Double Standards - How to lose our self-respect and competitiveness
These are the opening words of an article posted on the Web site of The Huffington Post on March 16: “When Senator Obama’s former preacher thundered about racism and injustice, Obama suffered smear-by-association. But when my late father — Religious Right leader Francis Schaeffer — denounced America and even called for the violent overthrow of the U.S. government, he was invited to lunch with presidents Ford, Reagan and Bush Sr.”
The article was written by Frank Schaeffer, author of Crazy for God: How I Grew Up as One of the Elect, Helped Found the Religious Right, and Lived to Take All (or Almost All) of It Back (Carroll & Graf, October 2007). Later in the article, he writes: “When Dad died in 1984 everyone from Reagan to [former U.S. congressman and Secretary of Housing and Urban Development Jack] Kemp to Billy Graham lamented his passing publicly as the loss of a great American. Not one Republican leader was ever asked to denounce my dad or distanced himself from Dad’s statements.”
On the same political front, the Democratic Party is being torn asunder because one presidential candidate’s camp is demanding a reversal of rules previously agreed by all in an attempt to derail the seemingly winning streak of the opposing camp. That the very idea of a change in midstream is being entertained is further proof of the climate of double standards in which we live.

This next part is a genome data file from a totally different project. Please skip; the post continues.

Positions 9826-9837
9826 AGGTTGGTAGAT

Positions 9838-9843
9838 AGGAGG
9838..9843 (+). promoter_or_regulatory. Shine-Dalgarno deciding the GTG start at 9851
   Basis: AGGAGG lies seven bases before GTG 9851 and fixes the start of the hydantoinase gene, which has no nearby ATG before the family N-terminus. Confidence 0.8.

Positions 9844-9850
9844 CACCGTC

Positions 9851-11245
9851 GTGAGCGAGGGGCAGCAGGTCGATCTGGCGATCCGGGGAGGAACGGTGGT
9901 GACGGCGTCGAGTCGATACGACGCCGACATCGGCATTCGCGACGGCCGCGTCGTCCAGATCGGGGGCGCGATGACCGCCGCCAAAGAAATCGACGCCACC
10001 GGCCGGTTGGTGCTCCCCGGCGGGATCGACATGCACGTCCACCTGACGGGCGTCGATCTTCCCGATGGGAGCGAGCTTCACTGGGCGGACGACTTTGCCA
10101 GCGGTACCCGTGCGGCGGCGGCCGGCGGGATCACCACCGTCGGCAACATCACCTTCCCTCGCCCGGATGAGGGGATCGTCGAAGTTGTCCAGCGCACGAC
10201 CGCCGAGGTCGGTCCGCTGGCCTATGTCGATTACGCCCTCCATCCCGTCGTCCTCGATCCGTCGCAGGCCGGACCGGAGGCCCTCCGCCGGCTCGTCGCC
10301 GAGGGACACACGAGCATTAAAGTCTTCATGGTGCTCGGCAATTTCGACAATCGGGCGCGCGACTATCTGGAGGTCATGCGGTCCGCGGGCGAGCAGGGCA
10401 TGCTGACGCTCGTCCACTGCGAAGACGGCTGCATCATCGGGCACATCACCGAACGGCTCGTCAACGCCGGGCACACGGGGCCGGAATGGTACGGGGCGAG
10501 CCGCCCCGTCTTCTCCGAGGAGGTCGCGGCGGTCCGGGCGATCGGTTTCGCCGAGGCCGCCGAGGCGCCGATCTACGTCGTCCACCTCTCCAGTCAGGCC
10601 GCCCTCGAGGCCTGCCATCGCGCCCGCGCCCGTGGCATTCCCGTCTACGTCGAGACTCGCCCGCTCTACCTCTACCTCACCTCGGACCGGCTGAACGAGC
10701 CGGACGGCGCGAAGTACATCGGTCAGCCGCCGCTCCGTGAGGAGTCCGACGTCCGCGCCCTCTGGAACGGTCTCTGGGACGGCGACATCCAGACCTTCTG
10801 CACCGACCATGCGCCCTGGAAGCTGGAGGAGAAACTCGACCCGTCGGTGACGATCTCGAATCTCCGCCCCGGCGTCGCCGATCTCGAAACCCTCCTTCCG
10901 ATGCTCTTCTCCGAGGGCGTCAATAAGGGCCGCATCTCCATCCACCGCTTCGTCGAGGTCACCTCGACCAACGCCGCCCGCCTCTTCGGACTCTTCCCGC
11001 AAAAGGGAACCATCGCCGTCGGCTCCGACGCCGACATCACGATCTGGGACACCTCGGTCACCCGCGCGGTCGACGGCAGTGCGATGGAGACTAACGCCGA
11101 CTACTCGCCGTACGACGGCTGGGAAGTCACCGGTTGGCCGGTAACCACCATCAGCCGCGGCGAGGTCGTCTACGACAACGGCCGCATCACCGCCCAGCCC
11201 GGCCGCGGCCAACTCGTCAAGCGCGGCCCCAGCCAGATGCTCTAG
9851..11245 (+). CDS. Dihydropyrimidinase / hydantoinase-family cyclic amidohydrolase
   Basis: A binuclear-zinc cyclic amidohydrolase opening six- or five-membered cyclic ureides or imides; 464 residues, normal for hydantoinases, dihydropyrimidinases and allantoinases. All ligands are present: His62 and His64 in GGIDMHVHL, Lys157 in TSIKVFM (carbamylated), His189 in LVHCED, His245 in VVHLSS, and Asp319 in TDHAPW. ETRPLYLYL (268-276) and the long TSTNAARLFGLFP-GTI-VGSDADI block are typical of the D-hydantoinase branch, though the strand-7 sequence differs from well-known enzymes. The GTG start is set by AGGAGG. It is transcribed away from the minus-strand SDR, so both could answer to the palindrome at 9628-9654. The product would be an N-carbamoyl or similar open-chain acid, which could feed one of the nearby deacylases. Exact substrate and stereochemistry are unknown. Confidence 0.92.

On Wall Street, proponents of the paramountcy of the free market and laissez-faire government who have influenced this country’s economic and foreign policies for the last half century, were glaringly silent as the federal government stepped in to rescue one of the world’s largest and most venerable investment banks from the consequences of its participation in the free-for-all rape of homeownership dreams. That the life savings of thousands of American workers have evaporated as a result of such unbridled free-market activities is but a footnote in the stories of hand-wringing in capital markets worldwide.
The very government interventions we applaud when those who should know better mess up big time are the very government interventions we decry in less-advantaged countries. In our global business dealings, we demand, for example, that democratic nations play by free-trade rules we ourselves helped to codify. Yet, we do not always abide by World Trade Organization decisions that do not go our way.
When the WTO ruled in favor of its tiniest member, Antigua and Barbuda, that U.S. laws banning online gambling violated free-trade rules, Washington refused to comply by lifting the ban. Several members of Congress said they would rather have an international trade war or withdraw from future WTO talks than have American social policy dictated from abroad.
Closer to home, double standards exist within the Black community, as well. Some of the most successful, trailblazing Black-owned businesses and their leaders, for example, are sometimes treated with a disrespect and contempt by Black professionals who would never dream of behaving the same way toward the leaders of the white-owned institutions for which they work.
Double standards are choking us at every turn. As a result, our nation risks losing our self-respect and competitiveness in a world whose future increasingly is being determined by the 95 percent of the people who reside beyond our borders. If we apply double standards to achieve political victory or economic clout, we can only expect the world to deal with us accordingly.
By Rosalind McLymont